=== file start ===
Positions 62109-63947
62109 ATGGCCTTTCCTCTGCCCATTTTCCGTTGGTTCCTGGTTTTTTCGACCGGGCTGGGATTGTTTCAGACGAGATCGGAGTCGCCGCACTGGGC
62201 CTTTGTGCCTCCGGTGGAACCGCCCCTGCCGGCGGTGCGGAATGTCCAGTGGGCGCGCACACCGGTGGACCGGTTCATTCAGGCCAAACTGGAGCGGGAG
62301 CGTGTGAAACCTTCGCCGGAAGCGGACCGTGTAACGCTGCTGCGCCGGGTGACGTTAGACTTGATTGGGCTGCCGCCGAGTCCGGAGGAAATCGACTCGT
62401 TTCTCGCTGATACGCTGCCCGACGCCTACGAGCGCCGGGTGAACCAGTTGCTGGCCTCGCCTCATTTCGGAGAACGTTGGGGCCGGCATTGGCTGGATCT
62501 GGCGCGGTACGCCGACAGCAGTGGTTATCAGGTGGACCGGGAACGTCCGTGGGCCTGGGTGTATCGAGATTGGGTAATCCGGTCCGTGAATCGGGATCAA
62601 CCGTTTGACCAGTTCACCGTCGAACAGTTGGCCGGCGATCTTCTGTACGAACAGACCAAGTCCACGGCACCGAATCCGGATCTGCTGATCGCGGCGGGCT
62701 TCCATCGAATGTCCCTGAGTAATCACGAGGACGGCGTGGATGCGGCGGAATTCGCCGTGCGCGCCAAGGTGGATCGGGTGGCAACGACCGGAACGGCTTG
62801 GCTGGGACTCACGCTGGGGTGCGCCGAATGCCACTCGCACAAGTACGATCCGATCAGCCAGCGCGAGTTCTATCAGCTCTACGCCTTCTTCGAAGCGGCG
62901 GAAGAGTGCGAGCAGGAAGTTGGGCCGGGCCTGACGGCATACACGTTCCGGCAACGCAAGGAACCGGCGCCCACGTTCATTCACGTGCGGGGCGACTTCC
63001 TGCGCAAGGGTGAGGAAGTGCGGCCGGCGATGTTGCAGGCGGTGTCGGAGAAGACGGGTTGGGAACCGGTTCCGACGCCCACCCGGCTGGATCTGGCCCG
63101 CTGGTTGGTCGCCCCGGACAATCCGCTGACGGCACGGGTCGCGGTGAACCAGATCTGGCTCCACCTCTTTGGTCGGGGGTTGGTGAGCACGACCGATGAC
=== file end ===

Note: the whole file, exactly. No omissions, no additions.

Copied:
Positions 62109-63947
62109 ATGGCCTTTCCTCTGCCCATTTTCCGTTGGTTCCTGGTTTTTTCGACCGGGCTGGGATTGTTTCAGACGAGATCGGAGTCGCCGCACTGGGC
62201 CTTTGTGCCTCCGGTGGAACCGCCCCTGCCGGCGGTGCGGAATGTCCAGTGGGCGCGCACACCGGTGGACCGGTTCATTCAGGCCAAACTGGAGCGGGAG
62301 CGTGTGAAACCTTCGCCGGAAGCGGACCGTGTAACGCTGCTGCGCCGGGTGACGTTAGACTTGATTGGGCTGCCGCCGAGTCCGGAGGAAATCGACTCGT
62401 TTCTCGCTGATACGCTGCCCGACGCCTACGAGCGCCGGGTGAACCAGTTGCTGGCCTCGCCTCATTTCGGAGAACGTTGGGGCCGGCATTGGCTGGATCT
62501 GGCGCGGTACGCCGACAGCAGTGGTTATCAGGTGGACCGGGAACGTCCGTGGGCCTGGGTGTATCGAGATTGGGTAATCCGGTCCGTGAATCGGGATCAA
62601 CCGTTTGACCAGTTCACCGTCGAACAGTTGGCCGGCGATCTTCTGTACGAACAGACCAAGTCCACGGCACCGAATCCGGATCTGCTGATCGCGGCGGGCT
62701 TCCATCGAATGTCCCTGAGTAATCACGAGGACGGCGTGGATGCGGCGGAATTCGCCGTGCGCGCCAAGGTGGATCGGGTGGCAACGACCGGAACGGCTTG
62801 GCTGGGACTCACGCTGGGGTGCGCCGAATGCCACTCGCACAAGTACGATCCGATCAGCCAGCGCGAGTTCTATCAGCTCTACGCCTTCTTCGAAGCGGCG
62901 GAAGAGTGCGAGCAGGAAGTTGGGCCGGGCCTGACGGCATACACGTTCCGGCAACGCAAGGAACCGGCGCCCACGTTCATTCACGTGCGGGGCGACTTCC
63001 TGCGCAAGGGTGAGGAAGTGCGGCCGGCGATGTTGCAGGCGGTGTCGGAGAAGACGGGTTGGGAACCGGTTCCGACGCCCACCCGGCTGGATCTGGCCCG
63101 CTGGTTGGTCGCCCCGGACAATCCGCTGACGGCACGGGTCGCGGTGAACCAGATCTGGCTCCACCTCTTTGGTCGGGGGTTGGTGAGCACGACCGATGAC